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Sämling / Scheurebe - Syrah

Sämling / Scheurebe - Syrah

Scheurebe (shoy-ray-beh) is made into all styles of wine, from bone dry to absolute sweetness in Trockenbeerenauslese. The good dry wines have aromas of blackcurrant, peach and pear with notes of grapefruit and are worth looking out for. The good sweet wines are superb with grape and honey aromas. It does carry some of the characteristics of its known parent, Riesling. Scheurebe wines go very well with aromatic, spicy foods from appetizer to dessert.

“I don’t drink Riesling all the time, though I’d hardly mind doing so. Still, there are occasions when something more pagan is called for and that’s when I summon my guiltiest of wine pleasures - Scheurebe."

Scheurebe was created in 1916 by Dr Georg Scheu after whom it was eventually named, but didn’t get widely grown until the 1950's after it was discovered that it could produce some very good sweet wines.

Although German in origin, the grape has been planted elsewhere. In Austria it is often called Sämling or Sämling 88 as this was the seedling number given to it by Dr Scheu. It was named after him on its general release in 1945. It is most commonly grown in Germany and Austria but is also found in Switzerland and a couple of other countries.

Despite being a recent creation, all we know for certain about its parentage is that one parent is Riesling. The other is unknown.

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Another surprisingly interesting area for Syrah has turned out to be south-eastern Austria - in the hand of people like Netzl, Weninger and Gunter Triebaumer. But we haven't been able to secure some in recent years, as they sell it all to Vienna and Berlin.

Syrah is far from the easiest grape to cultivate. It has quite a high susceptibility to botrytis and mites and to an unknown disease which targets Syrah specifically ("I would too!" - Joelle). It also has a very short harvesting time when at full ripeness as it has small berries which tend to shrivel soon after that point. The slower ripening long season of the Swiss Valais is a boon when dealing with Syrah, giving a lot more ease at harvest time.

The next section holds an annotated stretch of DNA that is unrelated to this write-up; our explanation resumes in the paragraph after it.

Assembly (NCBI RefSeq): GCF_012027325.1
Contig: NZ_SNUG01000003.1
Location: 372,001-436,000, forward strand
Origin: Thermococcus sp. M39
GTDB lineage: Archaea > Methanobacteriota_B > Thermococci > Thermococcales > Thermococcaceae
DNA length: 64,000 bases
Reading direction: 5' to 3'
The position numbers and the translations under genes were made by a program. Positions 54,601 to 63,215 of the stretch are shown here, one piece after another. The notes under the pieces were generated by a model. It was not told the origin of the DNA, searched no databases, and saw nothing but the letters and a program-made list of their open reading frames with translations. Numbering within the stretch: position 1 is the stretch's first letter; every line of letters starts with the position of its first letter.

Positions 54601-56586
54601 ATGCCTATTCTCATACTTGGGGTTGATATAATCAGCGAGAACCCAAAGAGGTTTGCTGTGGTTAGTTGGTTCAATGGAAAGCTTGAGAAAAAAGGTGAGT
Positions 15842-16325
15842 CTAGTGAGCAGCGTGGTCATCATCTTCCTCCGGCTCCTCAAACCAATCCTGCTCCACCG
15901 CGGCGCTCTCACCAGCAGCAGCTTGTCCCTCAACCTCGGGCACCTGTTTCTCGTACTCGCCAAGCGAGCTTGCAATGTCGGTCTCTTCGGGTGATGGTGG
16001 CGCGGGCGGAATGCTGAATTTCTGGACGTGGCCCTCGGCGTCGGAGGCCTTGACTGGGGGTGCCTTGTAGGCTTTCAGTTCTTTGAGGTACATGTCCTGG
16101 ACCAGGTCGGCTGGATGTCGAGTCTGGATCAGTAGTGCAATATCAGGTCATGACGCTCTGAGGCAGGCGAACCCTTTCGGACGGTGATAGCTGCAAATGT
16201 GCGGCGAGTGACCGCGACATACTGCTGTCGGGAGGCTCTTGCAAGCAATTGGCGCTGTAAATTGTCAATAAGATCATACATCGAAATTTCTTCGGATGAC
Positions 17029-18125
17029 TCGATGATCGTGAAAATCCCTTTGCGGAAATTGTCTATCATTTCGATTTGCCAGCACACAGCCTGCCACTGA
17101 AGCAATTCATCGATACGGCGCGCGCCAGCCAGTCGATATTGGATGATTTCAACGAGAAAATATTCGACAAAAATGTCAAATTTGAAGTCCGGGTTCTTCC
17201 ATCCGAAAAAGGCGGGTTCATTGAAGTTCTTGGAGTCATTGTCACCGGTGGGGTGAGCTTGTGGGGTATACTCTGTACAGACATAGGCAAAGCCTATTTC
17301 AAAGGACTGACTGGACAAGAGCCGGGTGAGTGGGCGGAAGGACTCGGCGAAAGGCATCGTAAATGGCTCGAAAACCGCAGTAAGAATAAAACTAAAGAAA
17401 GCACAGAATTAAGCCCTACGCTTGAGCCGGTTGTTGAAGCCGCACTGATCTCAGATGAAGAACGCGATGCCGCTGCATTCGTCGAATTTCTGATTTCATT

Syrah should not be confused with Petite Sirah, a synonym for Durif, a cross of Syrah with Peloursin dating from 1880. (We have one from Israel if you are curious)

Syrah produces wines with a wide range of flavour notes, depending on the climate and soils where it is grown, as well as other viticultural practices. Aroma characters can range from violets to berries (usually dark as opposed to red), chocolate, espresso and black pepper. No one aroma can be called "typical". With time in the bottle these "primary" notes are moderated and then supplemented with earthy or savoury "tertiary" notes such as leather and truffle.

There are a number of legends associated with the origins of Syrah, pretty much all of which have been disproven by the arrival of DNA testing. Despite this, they add a touch of romance to the grape. It was suggested that the grape came from the town of Shiraz in Persia (Iran), hence the use of that name in some countries. These legends differ according to whoever is telling the story but suggest the grape arrived in the Rhône in a few different ways - through traders bringing it to Marseilles (no evidence exists of any Syrah having been planted in that area), through a crusader bringing it back from the war (unlikely that he would have travelled as far as Persia from the Holy Land), brought to France by a Persian hermit, or brought to Gaul by Probus, the Roman Emperor.

In truth, it was probably born in the Rhone pre-Alps. Syrah is the natural child of Mondeuse Blanche, from Savoie and Dureza, an old and rare grape originating from Ardèche. It is a great-grandchild of Pinot and a grandchild of Mondeuse Noire as well as being a half-sibling of Viognier.

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